The new film, based on the classic Burroughs novel, A Princess of Mars, is everything it claims to be and more.
I’ve enjoyed Burroughs’ stories since I was a kid, so was understandably concerned about this one.
My worries, however, turned out to be completely unfounded. The adaptation by Disney was clearly
written by someone familiar with the material and who loves it as much as the rest of us.
The major change to the story is in the frame only, imbuing the film with a third-hand sort of quality by inserting Edgar Rice Burroughs himself into the story – and offering the tale of John Carter, here Edgar’s uncle, as the true variation of what Burroughs later wrote.
I could have done without this insertion, but it does not ruin the tale, despite a slight insult to Burroughs’ creativity.
It was also decided that some elements of subsequent John Carter stories needed to be introduced in this film, rather than waiting for a sequel.
This serves to keep clear what would otherwise be an intentional concealment on the part of the filmmakers, and is easily allowed by the dynamics of film, where such revelations wouldn’t have made much sense – even if those aspects had been on Burroughs’ mind when he created the first book. This is unlikely, though, as the first hint of such concepts surface only several books later. These details also help provide the audience with an actual explanation for Carter’s transportation, something audiences of the book do not necessarily understand, but which modern audiences need.
The allegory and symbolism of the original tale is maintained here, giving commentary on frontier relations with natives, and expanding governmental power. These are the same issues Burroughs was commenting on, rather than updating the commentary to fit our modern world, which can be a great mistake if care is not taken to do it properly. No effort is made either to update the technology or terminology of the piece, which is similarly appreciated.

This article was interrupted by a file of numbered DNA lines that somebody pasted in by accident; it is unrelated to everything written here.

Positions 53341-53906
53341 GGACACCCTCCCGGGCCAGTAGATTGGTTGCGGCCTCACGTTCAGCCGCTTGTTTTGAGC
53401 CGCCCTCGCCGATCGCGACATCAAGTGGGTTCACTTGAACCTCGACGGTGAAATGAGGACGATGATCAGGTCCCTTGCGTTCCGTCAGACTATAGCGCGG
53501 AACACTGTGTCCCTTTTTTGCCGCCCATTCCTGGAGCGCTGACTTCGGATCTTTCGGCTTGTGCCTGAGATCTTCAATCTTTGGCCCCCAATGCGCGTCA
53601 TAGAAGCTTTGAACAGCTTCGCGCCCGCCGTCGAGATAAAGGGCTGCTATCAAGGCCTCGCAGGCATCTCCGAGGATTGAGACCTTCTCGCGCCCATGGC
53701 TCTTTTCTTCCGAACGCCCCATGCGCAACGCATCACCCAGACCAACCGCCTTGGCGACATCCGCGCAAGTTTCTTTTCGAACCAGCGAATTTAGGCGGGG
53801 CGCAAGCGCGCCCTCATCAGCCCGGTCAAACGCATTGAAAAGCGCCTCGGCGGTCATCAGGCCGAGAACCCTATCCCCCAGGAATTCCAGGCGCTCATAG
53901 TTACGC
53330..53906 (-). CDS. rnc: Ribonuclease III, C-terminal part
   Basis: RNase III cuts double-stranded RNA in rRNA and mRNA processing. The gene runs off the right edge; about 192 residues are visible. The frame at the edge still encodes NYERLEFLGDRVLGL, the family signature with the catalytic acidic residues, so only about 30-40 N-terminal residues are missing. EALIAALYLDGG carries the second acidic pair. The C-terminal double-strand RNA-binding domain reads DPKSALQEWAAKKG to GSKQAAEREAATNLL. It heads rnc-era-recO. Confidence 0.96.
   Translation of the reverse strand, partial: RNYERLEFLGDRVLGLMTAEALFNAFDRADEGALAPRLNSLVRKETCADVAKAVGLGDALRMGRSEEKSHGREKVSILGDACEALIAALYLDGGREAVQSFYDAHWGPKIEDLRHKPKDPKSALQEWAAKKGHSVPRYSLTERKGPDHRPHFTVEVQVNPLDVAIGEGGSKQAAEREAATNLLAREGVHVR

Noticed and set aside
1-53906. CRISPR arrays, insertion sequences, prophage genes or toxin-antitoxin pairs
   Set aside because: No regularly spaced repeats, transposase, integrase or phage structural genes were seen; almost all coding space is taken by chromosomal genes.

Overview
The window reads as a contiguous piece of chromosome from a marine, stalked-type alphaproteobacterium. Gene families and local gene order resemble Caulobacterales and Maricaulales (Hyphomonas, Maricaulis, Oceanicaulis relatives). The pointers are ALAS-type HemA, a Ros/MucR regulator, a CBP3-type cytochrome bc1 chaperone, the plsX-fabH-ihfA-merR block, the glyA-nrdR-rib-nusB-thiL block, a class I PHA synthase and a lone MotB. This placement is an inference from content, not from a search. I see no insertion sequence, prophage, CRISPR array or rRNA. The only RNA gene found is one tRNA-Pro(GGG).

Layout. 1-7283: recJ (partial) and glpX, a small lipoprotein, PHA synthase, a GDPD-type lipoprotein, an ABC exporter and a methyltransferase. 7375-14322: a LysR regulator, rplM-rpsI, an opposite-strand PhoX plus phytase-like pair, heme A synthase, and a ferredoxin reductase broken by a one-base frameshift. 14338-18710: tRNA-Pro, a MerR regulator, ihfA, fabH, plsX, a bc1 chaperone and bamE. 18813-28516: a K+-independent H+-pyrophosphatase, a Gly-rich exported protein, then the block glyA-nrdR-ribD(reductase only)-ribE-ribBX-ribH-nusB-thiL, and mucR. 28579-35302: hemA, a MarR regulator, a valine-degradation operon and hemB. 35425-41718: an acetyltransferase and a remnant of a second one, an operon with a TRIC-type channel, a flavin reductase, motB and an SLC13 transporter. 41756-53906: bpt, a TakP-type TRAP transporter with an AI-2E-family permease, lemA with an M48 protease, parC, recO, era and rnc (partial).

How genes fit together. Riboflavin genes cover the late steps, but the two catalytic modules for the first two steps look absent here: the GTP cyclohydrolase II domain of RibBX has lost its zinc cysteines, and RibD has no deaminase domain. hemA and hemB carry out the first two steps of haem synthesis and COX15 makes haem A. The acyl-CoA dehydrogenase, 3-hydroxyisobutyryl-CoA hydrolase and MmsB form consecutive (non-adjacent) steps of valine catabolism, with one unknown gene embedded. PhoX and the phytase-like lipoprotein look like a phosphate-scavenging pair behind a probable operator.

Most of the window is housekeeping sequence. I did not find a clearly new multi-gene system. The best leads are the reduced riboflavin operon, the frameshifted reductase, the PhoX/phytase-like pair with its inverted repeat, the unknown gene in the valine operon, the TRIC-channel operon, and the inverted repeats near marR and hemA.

As expected, all of the effects are spectacular, but I was never really worried about that. I knew even if everything else was terrible, the film itself would boast great visual effects and combat scenes. It does not disappoint in the slightest, and even surprises with the artfulness of some of the combat.
For example, in one scene at the mid-point of the film, Carter’s anger and despair is made fully apparent by a scene which combines an overwhelming impossible-to-win fight against hundreds of evil Tharks with interspersed clips of Carter back on earth, years ago, discovering and burying the bodies of his wife and daughter. This kind of scene gives the film purpose, making it more than just the classic story shoved on to a screen. It does something evocative and beautiful with the original story which could only have been done in this medium.
I’ll admit my greatest worry was about the performance of Taylor Kitsch, whom I saw as too much of a meathead to take on the role properly, with no genre experience, and his biggest role to date being in a prime time drama about high school football, of all things. So, I just couldn’t see it. Nevertheless, he manages to play well the reluctant, yet noble hero, and while visually he may not match my vision of John Carter, I think he pulls it off.
Lynn Collins plays the princess about exactly as I always pictured her, and Willem Defoe is unrecognizable in the role of Tars Tarkas, but shows himself to be a skilled motion capture performer. The mocap itself is all incredible with every scene showing the Tharks completely seamless – looking and feeling natural – even in the scenes with great thronging crowds of many armed Martians.
Overall, with the excellent performances, stunning effects, great interpretation of the classic story, and the potential for a grand franchise to follow, John Carter has found its way quickly onto my list of the best sci-fi adventure films of all time, right between Blade Runner and Alien. Only caveat: Skip the 3D, it’s the crappy, tacked on, post-production sort.
John Carter is in theaters now.